Herbal Use of Belladonna
Atropa belladonna, commonly known as belladonna or deadly nightshade, is a poisonous perennial herbaceous plant in the nightshade family Solanaceae, which also includes tomatoes, potatoes, and eggplant (aubergine). It is native to Europe, North Africa, and Western Asia. Its distribution extends from Great Britain in the west to western Ukraine and the Iranian province of Gilan in the east. It is also naturalised or introduced in some parts of Canada and the United States.
The foliage and berries are extremely toxic when ingested, containing tropane alkaloids. These toxins include atropine, scopolamine and hyoscyamine, which cause delirium and hallucinations, and are also used as pharmaceutical anticholinergics.
These tropane alkaloids appear to be common in the family Solanaceae, as they are also present in plants of the genera Brugmansia, Datura and Hyoscyamus, of the same family but in different subfamilies and tribes than the nightshade. Atropa belladonna has unpredictable effects. The antidote for belladonna poisoning is physostigmine or pilocarpine, the same as for atropine.
Early research suggests that taking belladonna along with the drug phenobarbital by mouth for one month does not improve symptoms of irritable bowel syndrome (IBS), asthma, whooping cough, Colds, Hay fever, Parkinson's disease, Motion sickness, Arthritis-like pain, Nerve problems, Hemorrhoids, Spasms and colic-like pain in the stomach and bile ducts and Other conditions. More evidence is needed to rate the effectiveness of belladonna for these uses.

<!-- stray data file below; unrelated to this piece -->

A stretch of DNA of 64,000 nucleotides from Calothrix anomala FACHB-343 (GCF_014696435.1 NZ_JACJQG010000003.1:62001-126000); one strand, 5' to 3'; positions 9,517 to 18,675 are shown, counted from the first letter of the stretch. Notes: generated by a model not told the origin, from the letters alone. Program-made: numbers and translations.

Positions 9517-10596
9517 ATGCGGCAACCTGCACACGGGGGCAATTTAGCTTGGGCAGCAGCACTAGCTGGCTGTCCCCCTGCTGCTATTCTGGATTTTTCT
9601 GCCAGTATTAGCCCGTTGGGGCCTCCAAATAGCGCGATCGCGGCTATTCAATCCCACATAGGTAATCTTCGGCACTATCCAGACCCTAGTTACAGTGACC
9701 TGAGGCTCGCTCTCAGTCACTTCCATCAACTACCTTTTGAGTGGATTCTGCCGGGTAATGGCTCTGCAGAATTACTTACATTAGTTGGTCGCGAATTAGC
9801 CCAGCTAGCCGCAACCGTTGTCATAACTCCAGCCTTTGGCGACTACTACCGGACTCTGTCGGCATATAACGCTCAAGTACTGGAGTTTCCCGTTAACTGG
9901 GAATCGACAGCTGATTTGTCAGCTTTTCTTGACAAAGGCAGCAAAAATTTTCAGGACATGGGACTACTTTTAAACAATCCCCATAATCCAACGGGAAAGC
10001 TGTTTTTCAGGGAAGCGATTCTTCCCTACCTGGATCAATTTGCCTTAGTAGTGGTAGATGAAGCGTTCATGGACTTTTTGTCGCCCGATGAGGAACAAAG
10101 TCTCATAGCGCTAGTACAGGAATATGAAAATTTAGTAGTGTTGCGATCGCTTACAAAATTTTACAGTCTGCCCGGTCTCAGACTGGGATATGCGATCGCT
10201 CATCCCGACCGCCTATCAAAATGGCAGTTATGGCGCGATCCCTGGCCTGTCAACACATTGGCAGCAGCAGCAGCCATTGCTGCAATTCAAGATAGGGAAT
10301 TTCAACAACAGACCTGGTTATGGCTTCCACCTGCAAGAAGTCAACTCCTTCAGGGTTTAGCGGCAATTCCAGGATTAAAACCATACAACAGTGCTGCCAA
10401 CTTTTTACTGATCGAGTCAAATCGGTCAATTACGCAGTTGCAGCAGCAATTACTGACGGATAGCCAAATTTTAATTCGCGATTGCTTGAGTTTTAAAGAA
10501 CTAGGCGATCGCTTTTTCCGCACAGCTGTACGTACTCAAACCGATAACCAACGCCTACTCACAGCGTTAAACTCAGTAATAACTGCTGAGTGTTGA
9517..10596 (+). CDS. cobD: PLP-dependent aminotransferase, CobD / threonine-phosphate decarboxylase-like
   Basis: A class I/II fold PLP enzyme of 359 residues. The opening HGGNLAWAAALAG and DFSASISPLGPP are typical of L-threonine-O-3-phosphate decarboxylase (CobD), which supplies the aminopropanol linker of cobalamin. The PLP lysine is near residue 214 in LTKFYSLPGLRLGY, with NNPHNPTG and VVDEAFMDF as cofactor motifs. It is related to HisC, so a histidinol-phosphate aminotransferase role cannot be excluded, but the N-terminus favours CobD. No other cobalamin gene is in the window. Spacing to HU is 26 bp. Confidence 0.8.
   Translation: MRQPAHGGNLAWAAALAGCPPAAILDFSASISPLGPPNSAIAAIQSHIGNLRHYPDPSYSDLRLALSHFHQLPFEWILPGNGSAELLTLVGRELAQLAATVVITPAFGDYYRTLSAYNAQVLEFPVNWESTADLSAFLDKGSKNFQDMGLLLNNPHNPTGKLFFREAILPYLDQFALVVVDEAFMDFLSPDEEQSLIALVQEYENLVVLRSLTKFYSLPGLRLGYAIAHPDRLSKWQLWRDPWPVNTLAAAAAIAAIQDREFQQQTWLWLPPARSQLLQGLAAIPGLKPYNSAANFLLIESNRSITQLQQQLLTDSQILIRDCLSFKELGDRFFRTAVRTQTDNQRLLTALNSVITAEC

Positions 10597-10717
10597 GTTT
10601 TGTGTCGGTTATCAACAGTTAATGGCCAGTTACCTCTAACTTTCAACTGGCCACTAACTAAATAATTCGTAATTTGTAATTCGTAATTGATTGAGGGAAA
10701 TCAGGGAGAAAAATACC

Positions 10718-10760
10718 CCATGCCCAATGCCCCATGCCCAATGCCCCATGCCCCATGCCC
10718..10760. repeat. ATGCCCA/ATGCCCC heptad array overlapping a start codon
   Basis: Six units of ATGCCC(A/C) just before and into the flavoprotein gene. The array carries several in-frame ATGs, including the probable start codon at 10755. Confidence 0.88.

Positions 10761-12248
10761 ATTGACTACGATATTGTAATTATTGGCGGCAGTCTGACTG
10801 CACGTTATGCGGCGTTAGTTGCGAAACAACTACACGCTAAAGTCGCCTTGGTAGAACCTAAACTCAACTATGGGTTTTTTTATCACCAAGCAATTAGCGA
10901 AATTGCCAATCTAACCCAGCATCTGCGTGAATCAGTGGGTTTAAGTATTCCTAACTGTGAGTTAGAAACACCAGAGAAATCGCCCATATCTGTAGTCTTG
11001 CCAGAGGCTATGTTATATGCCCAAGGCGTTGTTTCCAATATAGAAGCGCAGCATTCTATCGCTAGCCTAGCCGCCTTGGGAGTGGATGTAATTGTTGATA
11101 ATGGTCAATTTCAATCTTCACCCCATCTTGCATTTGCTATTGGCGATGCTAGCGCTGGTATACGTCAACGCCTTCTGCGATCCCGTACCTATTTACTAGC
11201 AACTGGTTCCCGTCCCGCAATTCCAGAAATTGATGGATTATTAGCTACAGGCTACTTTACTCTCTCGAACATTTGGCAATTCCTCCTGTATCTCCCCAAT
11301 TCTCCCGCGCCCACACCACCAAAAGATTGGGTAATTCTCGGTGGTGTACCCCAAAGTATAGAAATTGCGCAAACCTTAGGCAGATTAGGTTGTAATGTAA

Belladonna is so toxic that eating a small quantity of its leaves or berries can be fatal to humans, particularly children, and some animals. Simply touching the leaves can irritate your skin. According to the National Institutes of Health (NIH), it is not safe when taken orally.
Belladonna is likely unsafe when taken by mouth. It contains chemicals that can be toxic. Side effects can include dry mouth, enlarged pupils, blurred vision, red dry skin, fever, fast heartbeat, inability to urinate or sweat, hallucinations, spasms, mental problems, convulsions, and coma.
You should not use belladonna if you are allergic to it, or if you have: narrow-angle glaucoma, a bladder obstruction, enlarged prostate, or other urination problems, a stomach or bowel obstruction (including paralytic ileus), severe ulcerative colitis or toxic mega colon, chronic constipation or lack of bowel function (especially in older adults and those who are ill or debilitated), glaucoma, myasthenia gravis, heart problems, especially when caused by a thyroid disorder or active bleeding with fast heartbeats, low blood pressure, shortness of breath, and cold hands or feet.
The U.S. Food and Drug Administration (FDA) do not test homeopathic and herbal supplements for safety or effectiveness. According to the NIH, there isn’t enough evidence to prove that belladonna is effective for the uses we see on product labels.
Belladonna contains chemicals that cause a drying effect. It also affects the brain and heart. Drying medications called anticholinergic drugs can also cause these effects. Taking belladonna and drying medications together might cause side effects including dry skin, dizziness, low blood pressure, fast heartbeat, and other serious side effects. Some of these drying medications include atropine, scopolamine, and some medications used for allergies (antihistamines), and for depression (antidepressants).
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